For me personally, I start from the premise that every musical performance is, by definition, a set of compromises. I say “by definition” because I think that the first and most serious compromise occurs at the very moment of composition: that is, when the composer writes notes on page, they are already an imperfect shorthand representation of the sound that he imagines in his head. When a performer picks up that page his job to bring his best musical knowledge to bear in rendering the notes (which are just symbols) back into sound (which is the actual thing). This too is an imperfect and reasonably subjective process. The context of our performance, the ability of our ensembles, and the resources we have available will necessarily determine the decisions—the compromises—that go into the process.
Now from general to specific: how did all this work out in terms of this particular piece?
The first and most obvious decision was one presented by all choral music in foreign languages. Singing the original German is obviously closer to the composer’s intent, and one generally finds that the right vowels are in the right ranges, and the right stresses are on the right beats. But to sing in a foreign language presents an obvious barrier to English-speaking listeners; this is an especially important consideration for music used in worship. Singing in a foreign language can also pose a challenge to an amateur choir with limited rehearsal time. Singing an English translation, on the other hand, can make things more accessible to the both the singer and the listener, but it can also be a significant degree of separation from the composer’s intent—especially if the translation isn’t a good one. In fact, some translations actually create musical difficulties not present in the original. In the case of this Mendelssohn, we elected to sing in German for a couple of reasons. In the first place, one verse of psalm text was not that much German to deal with. Secondly, all the English translations that were readily available were pretty awkward musically.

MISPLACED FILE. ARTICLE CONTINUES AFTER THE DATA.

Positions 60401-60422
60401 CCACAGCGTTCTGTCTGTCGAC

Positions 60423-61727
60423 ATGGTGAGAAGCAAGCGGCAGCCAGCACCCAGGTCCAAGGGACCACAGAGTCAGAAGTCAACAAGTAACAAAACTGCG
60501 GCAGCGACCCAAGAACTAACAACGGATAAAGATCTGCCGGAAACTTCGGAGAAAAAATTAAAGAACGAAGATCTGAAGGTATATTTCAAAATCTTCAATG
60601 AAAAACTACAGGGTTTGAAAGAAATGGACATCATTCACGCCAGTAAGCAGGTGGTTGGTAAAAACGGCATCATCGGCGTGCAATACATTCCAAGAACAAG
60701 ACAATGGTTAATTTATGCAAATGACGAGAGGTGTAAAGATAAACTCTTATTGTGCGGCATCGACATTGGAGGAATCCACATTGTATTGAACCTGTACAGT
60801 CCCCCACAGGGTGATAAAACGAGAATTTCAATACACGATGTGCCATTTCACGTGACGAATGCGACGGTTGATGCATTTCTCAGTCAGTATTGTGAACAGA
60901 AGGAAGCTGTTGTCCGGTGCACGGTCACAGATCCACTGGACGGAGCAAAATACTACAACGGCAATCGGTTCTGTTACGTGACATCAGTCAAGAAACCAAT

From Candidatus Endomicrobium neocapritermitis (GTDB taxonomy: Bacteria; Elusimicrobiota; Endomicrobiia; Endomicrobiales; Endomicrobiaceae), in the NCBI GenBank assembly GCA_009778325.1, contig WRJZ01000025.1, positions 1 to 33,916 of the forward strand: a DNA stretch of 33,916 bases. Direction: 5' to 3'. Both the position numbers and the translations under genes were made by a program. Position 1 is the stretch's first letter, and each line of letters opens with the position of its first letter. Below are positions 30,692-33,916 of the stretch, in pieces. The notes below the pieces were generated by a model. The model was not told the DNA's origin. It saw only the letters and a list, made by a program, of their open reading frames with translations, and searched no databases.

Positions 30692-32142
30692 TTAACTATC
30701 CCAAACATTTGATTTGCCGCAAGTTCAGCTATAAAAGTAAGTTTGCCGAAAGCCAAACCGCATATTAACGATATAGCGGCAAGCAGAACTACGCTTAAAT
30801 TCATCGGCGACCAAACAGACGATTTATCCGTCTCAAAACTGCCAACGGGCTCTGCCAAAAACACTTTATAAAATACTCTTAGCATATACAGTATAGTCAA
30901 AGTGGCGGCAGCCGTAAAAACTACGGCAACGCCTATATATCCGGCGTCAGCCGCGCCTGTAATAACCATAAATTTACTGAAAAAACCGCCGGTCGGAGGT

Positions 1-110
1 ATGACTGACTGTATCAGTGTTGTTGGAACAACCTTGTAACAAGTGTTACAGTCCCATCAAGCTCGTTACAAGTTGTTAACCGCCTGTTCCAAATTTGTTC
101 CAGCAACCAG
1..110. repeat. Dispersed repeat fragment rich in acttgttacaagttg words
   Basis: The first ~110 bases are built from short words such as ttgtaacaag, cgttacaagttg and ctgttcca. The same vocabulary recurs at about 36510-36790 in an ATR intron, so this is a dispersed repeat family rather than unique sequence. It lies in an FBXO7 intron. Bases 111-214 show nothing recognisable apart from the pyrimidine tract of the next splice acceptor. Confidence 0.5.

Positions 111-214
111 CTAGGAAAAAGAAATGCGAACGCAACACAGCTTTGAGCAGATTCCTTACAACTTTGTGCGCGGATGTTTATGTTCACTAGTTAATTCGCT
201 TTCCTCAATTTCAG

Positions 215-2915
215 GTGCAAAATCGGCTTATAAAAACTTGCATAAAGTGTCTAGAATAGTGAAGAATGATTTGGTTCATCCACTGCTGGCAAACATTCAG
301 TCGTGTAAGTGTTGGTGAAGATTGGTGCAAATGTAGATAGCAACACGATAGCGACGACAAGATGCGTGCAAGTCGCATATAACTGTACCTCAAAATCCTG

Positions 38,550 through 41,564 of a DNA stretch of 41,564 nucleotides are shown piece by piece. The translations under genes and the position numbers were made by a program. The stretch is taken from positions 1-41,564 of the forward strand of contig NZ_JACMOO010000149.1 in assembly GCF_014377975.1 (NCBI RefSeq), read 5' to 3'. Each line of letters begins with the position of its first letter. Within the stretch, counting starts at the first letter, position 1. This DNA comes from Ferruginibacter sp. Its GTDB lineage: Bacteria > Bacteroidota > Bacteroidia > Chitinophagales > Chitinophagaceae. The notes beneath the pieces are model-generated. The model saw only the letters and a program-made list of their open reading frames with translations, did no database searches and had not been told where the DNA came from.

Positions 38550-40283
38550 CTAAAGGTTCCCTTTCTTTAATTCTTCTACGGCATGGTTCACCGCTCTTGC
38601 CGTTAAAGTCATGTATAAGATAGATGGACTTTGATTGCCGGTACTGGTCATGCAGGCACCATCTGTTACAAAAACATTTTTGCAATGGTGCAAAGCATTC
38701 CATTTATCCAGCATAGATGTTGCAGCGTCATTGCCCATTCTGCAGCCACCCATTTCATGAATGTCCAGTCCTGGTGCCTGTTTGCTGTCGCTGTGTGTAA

So we didn’t compromise from Mendelssohn’s original in terms of language, but we did have to make some compromises when it came to the manner accompaniment. Doing the piece as written—with a full orchestra—was out of the question because of the obvious limitations of space, cost, and time. This is a no-brainer; we are used to the compromise of keyboard accompaniments for orchestral works and we accept them freely, otherwise most church and community choirs would not have access a big chunk of the great music in the world.